How To Prepare Your Practice For Icd-10: Part 2

Aug 18 | , , , , , ,


ICD-10 is one of the most significant changes the U.S. health care system has experienced, and it is unlikely to be delayed again. The first part of this series discussed staff training for coding and coordinating testing schedules with your practice’s vendors. However, there will be more to do once these key steps are complete. Here is a potential timeline for the summer and early fall:

Integration testing
ICD-10 data needs to be able to travel smoothly through all internal systems. From registration to billing and collections, clinics need to ensure everything is integrated. Starting integration testing early helps your staff troubleshoot potential problems. Because a lack of integration with billing systems could delay reimbursements, practice owners may want to consider reducing the amount of internal testing they conduct in favor of testing their integrated systems. However, more testing may be necessary if issues arise during integrated testing.

Test scenarios you know will fail
While this may seem counterintuitive, ICD-10 Monitor suggested negative tests. For example, you can ensure ICD-10 codes are not accepted for discharges on Sept. 30, 2015.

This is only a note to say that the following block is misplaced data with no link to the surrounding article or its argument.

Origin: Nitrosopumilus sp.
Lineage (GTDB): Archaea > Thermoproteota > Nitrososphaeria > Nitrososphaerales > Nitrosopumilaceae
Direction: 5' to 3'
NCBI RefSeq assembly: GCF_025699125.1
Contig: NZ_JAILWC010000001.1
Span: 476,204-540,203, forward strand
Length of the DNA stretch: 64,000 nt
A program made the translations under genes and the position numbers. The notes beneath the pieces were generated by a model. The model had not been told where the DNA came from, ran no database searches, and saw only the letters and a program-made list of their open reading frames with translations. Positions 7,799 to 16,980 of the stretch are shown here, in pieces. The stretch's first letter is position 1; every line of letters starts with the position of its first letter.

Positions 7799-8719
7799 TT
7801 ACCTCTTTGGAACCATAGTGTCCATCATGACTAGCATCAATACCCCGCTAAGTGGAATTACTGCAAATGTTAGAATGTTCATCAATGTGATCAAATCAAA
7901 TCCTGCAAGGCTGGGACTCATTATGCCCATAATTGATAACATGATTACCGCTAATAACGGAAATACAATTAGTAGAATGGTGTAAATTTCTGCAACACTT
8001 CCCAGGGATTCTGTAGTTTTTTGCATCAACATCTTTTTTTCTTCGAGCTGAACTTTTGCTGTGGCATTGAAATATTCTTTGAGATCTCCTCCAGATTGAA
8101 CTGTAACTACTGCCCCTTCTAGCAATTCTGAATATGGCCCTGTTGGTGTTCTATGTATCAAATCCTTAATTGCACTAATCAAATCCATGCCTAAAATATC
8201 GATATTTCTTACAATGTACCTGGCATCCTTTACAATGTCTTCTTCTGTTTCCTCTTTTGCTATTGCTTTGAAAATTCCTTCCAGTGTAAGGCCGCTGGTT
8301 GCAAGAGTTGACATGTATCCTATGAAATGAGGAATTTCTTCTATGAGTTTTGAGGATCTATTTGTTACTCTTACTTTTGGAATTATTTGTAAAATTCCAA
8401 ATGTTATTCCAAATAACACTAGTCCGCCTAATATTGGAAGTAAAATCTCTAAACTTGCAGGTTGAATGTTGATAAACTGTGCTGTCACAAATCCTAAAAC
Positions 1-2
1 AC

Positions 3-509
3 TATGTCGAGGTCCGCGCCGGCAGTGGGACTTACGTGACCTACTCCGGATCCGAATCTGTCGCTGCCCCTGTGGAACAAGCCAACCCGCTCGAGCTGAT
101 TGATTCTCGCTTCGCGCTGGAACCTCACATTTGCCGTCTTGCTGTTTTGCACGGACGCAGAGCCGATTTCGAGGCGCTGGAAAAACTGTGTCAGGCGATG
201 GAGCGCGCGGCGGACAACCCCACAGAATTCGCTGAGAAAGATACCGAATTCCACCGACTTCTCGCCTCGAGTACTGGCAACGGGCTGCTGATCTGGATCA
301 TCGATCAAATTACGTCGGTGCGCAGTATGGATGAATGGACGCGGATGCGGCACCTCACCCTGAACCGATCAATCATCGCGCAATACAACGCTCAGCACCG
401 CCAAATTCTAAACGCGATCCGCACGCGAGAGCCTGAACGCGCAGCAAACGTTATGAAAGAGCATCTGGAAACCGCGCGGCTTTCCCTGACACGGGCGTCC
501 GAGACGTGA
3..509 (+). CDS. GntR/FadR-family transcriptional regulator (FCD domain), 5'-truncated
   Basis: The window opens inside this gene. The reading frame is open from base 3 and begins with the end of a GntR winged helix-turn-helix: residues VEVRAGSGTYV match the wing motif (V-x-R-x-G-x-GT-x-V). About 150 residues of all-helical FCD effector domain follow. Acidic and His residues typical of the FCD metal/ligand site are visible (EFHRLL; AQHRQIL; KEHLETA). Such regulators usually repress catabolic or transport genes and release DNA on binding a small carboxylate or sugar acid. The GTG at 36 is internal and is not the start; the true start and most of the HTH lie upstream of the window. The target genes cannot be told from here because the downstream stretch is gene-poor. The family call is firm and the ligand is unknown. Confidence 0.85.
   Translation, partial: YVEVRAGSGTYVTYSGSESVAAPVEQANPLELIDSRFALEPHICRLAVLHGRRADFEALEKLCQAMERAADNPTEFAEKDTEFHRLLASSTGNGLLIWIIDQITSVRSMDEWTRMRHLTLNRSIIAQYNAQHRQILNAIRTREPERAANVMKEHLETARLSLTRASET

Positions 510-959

“By July, your ICD-10 solution should be in place.”

Start using your solution

By July, your ICD-10 solution should be in place. Starting to code in ICD-10 then gives your physical therapy clinic time to make adjustments before the deadline. Certain areas may have been overlooked, so it’s important to address these gaps when they arise. After the solution is in place, run coding and documentation audits. During this time, you should continue to test with payors as often as possible.

Hire extra coders

Depending on the size and needs of your clinic, bringing on extra coders initially may help your clinic minimize the disruptions immediately after the implementation. Skilled coders can help your practice reduce claim backlog and prevent cash flow issues.

Prioritize claims and find ways to minimize revenue issues

Immediately after the ICD-10 transition, focus on the claims with the best chances of approval. In addition, consider offering automated payments to avoid cash flow interruptions, according to ICD-10 Monitor. While the transition has far-reaching implications for health care, early preparation helps. Not preparing on time could cause reimbursements to be delayed, disrupting your practice’s cash flow.

Your physical therapy practice needs to be prepared for the implications of ICD-10. Consider your staff’s level of readiness and determine the next steps for the coming months.


This article is brought to you by PREFERRED Therapy Providers Inc. PREFERRED is the nation’s leading payor management services network. Our expertise is working with physical, occupational and speech therapy practices – from single clinics to multiple clinic locations.